A “regional economic power.” That’s how ANIMA, the Euro-Mediterranean Network of Investment Promotion Agencies encompassing 70 governmental agencies and international networks, described Israel in its January 2010 Mediterranean Investment Map. The report analyzed the economies of the 27 European Union countries as well as 9 “partner countries.”
And who can argue. Touting an annual GDP growth rate around 5% for the years 2004 to 2008, Israel was also ranked 27 out of 132 countries in the World Economic Forum’s Global Competitiveness Report last fall. It ranked 9th for innovative capacity.
In the 2008 World Competitiveness Yearbook by IMD, Israel comes in 2nd for the number of scientists and engineers in the workforce. No other country in the world spends more on research and development as a percentage of GDP than Israel. Since the year 2000 it has hovered around 4.5%, or twice the average of OECD member countries.
I am not an economist, but I have to wonder why US taxpayers are doling out $3 billion a year in direct military aid to a “regional economic power.” In August 2007, a Memorandum of Understanding between the US and Israel was signed committing the US to give, not loan, $30 billion to Israel over 10 years. US taxpayers are directly funding close to 20% of Israel’s annual defense budget. No wonder Israel is able to invest in R&D!
To help put these figures into perspective, a new web site was launched last week that illustrates how your state is contributing to the Israeli defense budget, and what could have instead been done with the money. At www.aidtoisrael.org I learned that my home state of Texas will give more than $2.5 billion over the ten year period. For the same amount, over 2 million people could have been provided with primary health care.
At the 2007 signing ceremony for the $30 billion giveaway, then Under Secretary of State for Political Affairs Nicholas Burns, stated, “We consider this 30 billion dollars in assistance to Israel to be an investment in peace.” But peace isn’t exactly what we’ve gotten for our money.
Instead our tax dollars continue to pay for advanced weaponry used to maintain an illegal occupation, culminating a year ago in the Israeli attack on Gaza with US-made F-16 fighter jets, US-made Apache helicopter gunships, US-made naval combat ships, US-made hellfire missiles, US-made tanks and armored personnel carriers, and US-made white phosphorus shells.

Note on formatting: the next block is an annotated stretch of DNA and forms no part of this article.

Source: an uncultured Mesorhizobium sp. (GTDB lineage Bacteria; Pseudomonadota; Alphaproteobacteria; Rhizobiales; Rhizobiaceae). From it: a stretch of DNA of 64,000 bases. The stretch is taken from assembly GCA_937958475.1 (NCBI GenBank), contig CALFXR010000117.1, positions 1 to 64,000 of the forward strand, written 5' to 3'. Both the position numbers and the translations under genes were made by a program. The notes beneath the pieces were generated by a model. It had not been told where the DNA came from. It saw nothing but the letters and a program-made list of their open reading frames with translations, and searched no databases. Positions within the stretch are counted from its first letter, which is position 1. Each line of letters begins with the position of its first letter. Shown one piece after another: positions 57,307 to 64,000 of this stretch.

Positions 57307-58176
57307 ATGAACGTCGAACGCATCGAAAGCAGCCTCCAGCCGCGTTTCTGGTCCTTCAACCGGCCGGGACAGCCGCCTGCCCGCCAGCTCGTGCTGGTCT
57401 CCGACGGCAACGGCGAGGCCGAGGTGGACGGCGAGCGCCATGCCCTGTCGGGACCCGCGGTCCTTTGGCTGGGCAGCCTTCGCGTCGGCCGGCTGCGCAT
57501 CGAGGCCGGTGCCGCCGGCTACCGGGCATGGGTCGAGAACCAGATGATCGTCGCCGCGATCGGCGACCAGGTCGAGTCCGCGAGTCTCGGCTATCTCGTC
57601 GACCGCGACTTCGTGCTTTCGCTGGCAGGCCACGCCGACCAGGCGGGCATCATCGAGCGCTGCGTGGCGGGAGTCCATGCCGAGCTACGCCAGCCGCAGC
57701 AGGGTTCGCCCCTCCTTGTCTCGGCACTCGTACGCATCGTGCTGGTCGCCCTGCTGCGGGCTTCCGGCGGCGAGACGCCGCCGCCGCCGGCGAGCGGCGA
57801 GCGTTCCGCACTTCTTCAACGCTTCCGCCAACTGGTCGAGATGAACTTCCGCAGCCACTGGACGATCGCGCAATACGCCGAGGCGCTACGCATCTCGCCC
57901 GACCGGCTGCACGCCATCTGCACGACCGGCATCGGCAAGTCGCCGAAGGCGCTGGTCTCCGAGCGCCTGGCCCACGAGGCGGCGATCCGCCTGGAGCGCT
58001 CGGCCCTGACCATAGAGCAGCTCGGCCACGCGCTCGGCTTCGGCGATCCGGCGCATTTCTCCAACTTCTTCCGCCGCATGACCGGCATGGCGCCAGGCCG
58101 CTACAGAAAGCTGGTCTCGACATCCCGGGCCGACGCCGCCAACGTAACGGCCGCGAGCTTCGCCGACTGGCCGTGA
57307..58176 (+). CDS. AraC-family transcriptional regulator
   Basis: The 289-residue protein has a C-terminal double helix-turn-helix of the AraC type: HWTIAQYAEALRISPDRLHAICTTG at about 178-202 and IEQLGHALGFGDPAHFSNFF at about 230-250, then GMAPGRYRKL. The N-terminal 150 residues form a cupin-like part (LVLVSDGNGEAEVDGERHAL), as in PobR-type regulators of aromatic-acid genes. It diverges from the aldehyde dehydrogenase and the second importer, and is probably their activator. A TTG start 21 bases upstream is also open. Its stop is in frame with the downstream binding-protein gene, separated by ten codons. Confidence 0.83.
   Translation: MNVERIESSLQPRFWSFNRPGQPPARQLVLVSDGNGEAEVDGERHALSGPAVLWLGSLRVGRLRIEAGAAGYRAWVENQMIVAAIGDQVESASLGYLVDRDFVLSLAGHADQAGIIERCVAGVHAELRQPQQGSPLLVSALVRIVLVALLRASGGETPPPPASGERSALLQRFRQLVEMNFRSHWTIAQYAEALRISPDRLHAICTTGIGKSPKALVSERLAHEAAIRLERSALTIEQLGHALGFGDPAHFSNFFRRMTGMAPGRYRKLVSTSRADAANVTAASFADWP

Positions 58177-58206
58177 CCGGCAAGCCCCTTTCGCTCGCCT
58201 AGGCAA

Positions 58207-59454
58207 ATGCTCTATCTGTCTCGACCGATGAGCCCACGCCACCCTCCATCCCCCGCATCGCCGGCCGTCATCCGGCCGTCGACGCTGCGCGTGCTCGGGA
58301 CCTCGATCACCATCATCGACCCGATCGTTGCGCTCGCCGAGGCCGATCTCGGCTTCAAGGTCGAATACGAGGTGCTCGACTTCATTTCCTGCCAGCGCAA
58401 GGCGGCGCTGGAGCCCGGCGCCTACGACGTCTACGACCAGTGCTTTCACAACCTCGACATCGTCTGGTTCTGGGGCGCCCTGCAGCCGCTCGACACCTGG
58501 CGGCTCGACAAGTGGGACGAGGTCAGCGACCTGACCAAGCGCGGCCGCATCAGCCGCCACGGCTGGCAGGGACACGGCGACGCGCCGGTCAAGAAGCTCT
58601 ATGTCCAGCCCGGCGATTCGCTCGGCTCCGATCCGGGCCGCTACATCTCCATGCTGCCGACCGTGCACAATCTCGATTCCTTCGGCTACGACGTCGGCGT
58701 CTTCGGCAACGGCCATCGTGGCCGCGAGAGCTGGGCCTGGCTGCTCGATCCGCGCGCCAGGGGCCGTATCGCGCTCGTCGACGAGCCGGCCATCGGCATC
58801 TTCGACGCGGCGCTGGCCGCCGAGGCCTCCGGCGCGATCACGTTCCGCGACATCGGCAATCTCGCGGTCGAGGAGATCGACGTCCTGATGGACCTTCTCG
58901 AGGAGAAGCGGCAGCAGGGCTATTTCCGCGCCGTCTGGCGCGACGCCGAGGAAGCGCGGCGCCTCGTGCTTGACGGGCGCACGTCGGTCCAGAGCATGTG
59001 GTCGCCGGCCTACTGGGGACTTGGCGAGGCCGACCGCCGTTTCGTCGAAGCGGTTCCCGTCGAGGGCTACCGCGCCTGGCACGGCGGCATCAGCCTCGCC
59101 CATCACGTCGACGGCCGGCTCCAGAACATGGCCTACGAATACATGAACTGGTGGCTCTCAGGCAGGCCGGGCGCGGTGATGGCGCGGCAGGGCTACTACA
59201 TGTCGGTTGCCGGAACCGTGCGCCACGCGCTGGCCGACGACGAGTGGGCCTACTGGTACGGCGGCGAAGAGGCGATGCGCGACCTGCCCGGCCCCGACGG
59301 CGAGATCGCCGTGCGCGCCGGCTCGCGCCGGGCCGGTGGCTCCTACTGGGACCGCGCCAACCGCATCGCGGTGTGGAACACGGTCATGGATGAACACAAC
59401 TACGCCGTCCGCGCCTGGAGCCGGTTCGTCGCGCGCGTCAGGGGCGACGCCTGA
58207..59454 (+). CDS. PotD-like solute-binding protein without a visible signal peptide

Every cent we give Israel is in violation of the Foreign Assistance Act, which specifically prohibits aid to countries that “engage in a consistent pattern of gross violations of internationally recognized human rights.” Sales of US weaponry made to Israel are in violation of the Arms Export Control Act, which restrict their use to legitimate self-defense.
But weapons we do continue to sell, and aid we do continue to give. And if that weren’t enough, we also provide Israel with special conditions. Unlike all other countries receiving military aid from the US, Israel receives its entire bundle in a lump sum during the first 30 days of the fiscal year. The money sits in an interest bearing account at the Federal Reserve, the interest going to Israel, of course, until 74% of it is funneled back to US weapons manufacturers in the way of purchases for the Israeli Defense ministry. Israel is free to use the remaining 24% to purchase “in house” weapons systems, an arrangement afforded to no other recipient of US military aid.
While we may hear some calls to freeze (or limit or curb) settlement construction, and as of late, for an end to the siege of Gaza, one subject no one on Capitol Hill dares to touch is this massive military aid package given to Israel. The new self-proclaimed “pro-peace pro-Israel” lobby, J-street, has said the subject is not up for discussion.
But some are starting to question our “special relationship” with Israel.
On February 9, Intelligence Squared, the British debate forum, held a debate in New York City – home to the country’s largest Jewish community – asking if the “US should step back from its special relationship with Israel.” Prior to the start of the debate, audience members cast their votes electronically, with 39% in favor, 42% against and 25% undecided.
Arguing for the motion were British author and New York Times columnist Roger Cohen and Colombia professor and author Rashid Khalidi. Former US ambassador to the EU Stuart Eizenstat and former Israeli ambassador to the US Itamar Rabinovich argued against. Cohen spoke of US aid to Israel:
“What also makes the relationship special is the incredible largess that the United States shows towards Israel, over the past decade, $28.9 billion in economic aid. And on top of that, another $30 billion in military aid, that’s almost $60 billion. That’s 10 times the GNP of Haiti that is being gifted to a small country. Now, I ask you, to what end is this money being used. Ladies and gentlemen, we would submit that it ends often inimical to the American interest.”
Following the debate, the audience once again voted on the resolution, this time with a slight majority in favor, 49% for, 47% against and 4% undecided.
The “special relationship” is hereby up for discussion. Pass the word.